2004 saw the 100th anniversary of the founding of the Grytviken whaling station on South Georgia. Although the activity and personnel were mostly Norwegian, the establishment capital was Argentinian, from Compania Argentina da Pesca.
The station closed in 1965 and has since then been left more or less to the ravages of the climate and of various visitors. The small Norwegian church from 1913, and Sir Ernest Shackleton’s grave from 1922 are well preserved, and a small museum has been established in the Magistrate’s Villa. Forty four cruise ships visited Grytviken this season.
South Georgia is British territory and the preservation and clearing up work that has been done at Grytviken up to now has been mostly British initiated and financed. Norway has helped with documentation projects and archive work, as well as with specific restoration and maintenance projects such as the church and graveyard.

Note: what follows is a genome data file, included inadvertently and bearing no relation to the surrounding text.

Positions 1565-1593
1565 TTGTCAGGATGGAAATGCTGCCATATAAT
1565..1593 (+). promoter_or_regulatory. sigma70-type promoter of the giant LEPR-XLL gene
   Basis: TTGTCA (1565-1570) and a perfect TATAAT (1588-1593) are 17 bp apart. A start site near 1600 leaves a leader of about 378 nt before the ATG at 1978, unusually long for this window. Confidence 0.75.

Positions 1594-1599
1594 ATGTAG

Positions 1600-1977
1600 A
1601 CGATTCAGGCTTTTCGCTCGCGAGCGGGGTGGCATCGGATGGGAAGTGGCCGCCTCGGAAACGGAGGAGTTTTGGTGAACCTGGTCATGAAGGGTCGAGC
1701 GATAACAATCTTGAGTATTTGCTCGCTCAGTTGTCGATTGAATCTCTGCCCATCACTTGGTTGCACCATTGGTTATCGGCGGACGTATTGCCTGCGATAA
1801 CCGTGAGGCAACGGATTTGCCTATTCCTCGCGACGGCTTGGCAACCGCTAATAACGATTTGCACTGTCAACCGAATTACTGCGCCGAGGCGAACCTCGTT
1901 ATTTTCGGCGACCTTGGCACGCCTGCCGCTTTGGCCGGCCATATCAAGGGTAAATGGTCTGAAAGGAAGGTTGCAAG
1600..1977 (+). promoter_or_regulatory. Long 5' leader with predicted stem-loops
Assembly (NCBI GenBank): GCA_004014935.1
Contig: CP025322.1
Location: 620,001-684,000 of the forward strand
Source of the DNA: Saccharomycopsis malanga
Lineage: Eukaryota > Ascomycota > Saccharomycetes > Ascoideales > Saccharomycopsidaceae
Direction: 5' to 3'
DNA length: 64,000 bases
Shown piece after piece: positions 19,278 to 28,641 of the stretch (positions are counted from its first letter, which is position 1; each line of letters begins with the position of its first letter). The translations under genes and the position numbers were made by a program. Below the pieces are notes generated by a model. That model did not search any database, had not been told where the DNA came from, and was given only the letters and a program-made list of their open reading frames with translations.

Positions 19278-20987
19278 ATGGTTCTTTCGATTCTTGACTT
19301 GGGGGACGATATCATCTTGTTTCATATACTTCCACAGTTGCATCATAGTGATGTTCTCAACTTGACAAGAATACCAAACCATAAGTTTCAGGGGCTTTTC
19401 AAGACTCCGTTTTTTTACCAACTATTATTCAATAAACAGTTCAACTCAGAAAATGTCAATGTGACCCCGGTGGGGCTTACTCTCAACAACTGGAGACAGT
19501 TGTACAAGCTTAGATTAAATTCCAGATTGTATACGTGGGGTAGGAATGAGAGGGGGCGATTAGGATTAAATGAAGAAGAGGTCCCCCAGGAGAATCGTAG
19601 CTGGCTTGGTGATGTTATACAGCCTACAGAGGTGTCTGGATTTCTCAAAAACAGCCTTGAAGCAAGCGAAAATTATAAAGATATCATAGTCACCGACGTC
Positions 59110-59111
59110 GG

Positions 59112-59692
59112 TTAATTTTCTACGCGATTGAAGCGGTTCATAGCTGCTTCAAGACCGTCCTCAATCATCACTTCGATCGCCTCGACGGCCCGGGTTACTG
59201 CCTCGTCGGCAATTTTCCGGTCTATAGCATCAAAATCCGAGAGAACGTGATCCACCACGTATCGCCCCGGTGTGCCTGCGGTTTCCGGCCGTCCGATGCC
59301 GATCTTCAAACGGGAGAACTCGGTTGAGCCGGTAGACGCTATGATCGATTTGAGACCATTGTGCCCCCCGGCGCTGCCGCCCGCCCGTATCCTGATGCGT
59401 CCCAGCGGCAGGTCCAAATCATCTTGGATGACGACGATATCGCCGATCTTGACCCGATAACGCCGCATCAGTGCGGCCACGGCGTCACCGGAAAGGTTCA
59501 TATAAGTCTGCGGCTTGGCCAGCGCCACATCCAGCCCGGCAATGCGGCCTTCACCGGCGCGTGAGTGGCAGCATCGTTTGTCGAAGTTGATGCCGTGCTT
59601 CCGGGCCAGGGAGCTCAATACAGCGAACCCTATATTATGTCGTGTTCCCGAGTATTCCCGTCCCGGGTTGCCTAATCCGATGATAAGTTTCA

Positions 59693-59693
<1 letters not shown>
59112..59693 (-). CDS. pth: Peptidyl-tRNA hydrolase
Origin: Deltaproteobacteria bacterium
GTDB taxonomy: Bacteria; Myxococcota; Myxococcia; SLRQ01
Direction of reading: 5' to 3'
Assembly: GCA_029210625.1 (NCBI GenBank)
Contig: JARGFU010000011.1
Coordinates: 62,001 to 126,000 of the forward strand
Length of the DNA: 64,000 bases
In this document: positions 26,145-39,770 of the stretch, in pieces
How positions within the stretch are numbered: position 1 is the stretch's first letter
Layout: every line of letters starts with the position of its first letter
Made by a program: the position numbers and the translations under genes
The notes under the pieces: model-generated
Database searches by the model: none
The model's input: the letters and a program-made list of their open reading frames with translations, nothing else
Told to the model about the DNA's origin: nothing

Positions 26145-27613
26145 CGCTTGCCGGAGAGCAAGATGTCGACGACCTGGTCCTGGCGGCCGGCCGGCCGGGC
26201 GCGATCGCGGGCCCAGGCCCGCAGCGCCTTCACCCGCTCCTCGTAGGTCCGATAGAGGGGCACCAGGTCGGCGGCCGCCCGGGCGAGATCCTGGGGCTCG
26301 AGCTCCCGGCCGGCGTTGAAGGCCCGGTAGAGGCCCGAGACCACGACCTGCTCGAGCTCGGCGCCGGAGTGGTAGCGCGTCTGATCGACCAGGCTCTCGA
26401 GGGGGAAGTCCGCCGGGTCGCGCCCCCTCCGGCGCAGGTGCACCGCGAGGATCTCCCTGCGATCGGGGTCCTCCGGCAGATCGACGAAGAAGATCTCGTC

The current condition of much of this large and complex processing station is precarious, with decaying buildings and a health hazard from loose wind-blown materials and asbestos particles from uncovered insulation material. Tourism is now strictly limited to designated safe areas and paths.
In 2002 the Falkland Islands and South Georgia Government initiated a clean-up operation which was costed at and aimed in particular at the asbestos health hazard. The operation is intended to secure the area according to British environmental regulations at the same time as protecting the cultural heritage values of the area.
In March 2003, a British-Norwegian group undertook an assessment of how this could be done, ready for a larger operation in future, 100 years after the establishment of what is now an important industrial heritage site in the sub-Antarctic.
(Susan Barr - Sept 2004)
For more information on South Georgia see : http://www.sgisland.org/pages/sghome.htm